Houston Methodist. Leading Medicine

Neck FAQ

Question:

I'm going to have a neck fusion in two weeks. Ive been told that one of the possible complications is failure of the graft site to fuse. How will I know if this has happened?

Answer:

Some patients have no symptoms at all with a failed fusion. Movement occurs at the fusion site but they aren't aware of it. This is called a pseudoarthrosis, which means false joint.

But if a patient reports pain and/or other symptoms, then X-rays may be taken. If screws have come loose or start to back out, this will show up on the X-ray.

Special studies using fluoroscopy combined with motion tracking software can show motion at the fusion site. Fluoroscopy is a type of X-ray that allows the physician to watch the spinal segments as the head and neck bend forward and back.

Computer technology makes it possible to magnify and view the moving vertebrae on a screen. The software analyzes the movement and reports the presence or absence of motion. This method also allows the surgeon to see where the movement is coming from.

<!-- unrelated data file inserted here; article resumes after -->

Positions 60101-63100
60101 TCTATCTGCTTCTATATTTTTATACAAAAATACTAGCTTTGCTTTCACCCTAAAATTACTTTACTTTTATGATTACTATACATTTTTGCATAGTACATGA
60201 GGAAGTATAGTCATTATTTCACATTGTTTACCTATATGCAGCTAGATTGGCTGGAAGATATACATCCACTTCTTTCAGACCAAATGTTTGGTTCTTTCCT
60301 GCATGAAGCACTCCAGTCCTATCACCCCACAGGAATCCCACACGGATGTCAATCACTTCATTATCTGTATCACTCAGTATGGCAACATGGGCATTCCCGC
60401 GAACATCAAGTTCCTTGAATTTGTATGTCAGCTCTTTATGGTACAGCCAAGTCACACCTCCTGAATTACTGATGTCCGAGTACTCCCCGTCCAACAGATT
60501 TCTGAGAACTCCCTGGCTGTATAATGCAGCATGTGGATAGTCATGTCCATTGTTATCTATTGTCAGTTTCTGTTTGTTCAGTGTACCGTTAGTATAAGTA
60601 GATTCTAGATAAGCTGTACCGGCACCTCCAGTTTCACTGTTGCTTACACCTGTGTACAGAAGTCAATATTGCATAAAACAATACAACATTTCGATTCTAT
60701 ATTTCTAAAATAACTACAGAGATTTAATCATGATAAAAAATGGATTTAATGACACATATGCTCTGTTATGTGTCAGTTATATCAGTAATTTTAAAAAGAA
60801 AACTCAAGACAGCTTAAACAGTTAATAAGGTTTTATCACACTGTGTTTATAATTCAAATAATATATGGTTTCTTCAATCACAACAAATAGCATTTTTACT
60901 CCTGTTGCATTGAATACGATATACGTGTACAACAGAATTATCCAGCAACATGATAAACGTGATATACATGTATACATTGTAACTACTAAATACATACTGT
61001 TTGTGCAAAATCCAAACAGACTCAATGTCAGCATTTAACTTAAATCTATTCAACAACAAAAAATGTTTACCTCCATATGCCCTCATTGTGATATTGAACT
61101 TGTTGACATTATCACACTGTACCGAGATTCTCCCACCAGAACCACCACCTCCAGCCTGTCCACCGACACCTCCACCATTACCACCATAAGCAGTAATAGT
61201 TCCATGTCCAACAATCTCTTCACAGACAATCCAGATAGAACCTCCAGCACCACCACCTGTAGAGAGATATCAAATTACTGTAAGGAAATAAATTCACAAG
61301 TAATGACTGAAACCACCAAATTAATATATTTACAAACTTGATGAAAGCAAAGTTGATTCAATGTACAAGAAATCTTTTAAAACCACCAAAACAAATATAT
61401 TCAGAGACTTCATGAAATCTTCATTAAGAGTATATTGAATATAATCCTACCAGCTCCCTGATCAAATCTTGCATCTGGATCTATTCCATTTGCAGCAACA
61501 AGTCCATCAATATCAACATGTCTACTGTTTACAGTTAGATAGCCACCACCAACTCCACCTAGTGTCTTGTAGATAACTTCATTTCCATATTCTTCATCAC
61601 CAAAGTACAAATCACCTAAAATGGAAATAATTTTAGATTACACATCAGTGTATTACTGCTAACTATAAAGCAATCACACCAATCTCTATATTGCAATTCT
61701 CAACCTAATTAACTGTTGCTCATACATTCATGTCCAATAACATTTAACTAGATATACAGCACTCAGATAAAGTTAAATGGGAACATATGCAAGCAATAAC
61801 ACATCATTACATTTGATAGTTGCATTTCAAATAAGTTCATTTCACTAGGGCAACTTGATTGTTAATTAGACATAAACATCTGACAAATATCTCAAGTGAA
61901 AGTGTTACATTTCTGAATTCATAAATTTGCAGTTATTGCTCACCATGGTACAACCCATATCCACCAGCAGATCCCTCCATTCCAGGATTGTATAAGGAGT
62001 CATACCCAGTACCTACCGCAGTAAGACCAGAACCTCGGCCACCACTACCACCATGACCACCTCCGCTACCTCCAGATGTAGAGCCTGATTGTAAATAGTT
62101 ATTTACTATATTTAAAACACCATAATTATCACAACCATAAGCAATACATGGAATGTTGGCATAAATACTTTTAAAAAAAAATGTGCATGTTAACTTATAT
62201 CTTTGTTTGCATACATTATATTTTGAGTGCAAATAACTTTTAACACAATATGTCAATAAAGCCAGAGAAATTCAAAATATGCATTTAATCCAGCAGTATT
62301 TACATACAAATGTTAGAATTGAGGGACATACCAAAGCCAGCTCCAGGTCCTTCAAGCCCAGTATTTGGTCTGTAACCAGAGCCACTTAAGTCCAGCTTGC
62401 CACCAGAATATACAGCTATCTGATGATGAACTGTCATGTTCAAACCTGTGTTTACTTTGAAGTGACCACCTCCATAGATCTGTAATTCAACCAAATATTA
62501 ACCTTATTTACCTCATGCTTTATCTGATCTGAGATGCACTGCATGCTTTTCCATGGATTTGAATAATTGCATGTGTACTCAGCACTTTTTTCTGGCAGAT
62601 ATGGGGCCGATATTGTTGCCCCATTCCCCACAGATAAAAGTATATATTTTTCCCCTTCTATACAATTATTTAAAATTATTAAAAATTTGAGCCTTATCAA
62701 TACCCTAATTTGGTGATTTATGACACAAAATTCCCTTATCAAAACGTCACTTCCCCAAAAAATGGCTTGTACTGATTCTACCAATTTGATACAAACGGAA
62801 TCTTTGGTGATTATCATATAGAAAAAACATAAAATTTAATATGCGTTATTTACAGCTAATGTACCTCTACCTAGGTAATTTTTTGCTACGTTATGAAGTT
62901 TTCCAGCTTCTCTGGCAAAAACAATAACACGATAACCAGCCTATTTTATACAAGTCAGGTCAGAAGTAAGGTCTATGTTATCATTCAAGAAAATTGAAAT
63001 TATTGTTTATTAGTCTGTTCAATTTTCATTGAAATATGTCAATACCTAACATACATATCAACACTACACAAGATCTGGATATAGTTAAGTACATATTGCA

Many patients who have a fusion and later develop a pseudoarthrosis still report improvement. Further treatment may not be needed. When necessary, revision surgery can be performed. David Mourning, MD, et al. Initial Intervertebral Stability After Anterior Cervical Discectomy and Fusion With Plating. In The Spine Journal. November/December 2007. Vol. 7. No. 6. Pp. 643-646.

*Disclaimer:* The information contained herein is compiled from a variety of sources. It may not be complete or timely. It does not cover all diseases, physical conditions, ailments or treatments. The information should NOT be used in place of visit with your healthcare provider, nor should you disregard the advice of your health care provider because of any information you read in this topic.
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